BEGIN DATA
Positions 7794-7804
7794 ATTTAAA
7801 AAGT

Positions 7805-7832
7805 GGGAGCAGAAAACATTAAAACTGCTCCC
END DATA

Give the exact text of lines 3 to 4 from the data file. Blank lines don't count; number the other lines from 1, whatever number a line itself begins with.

7801 AAGT

Positions 7805-7832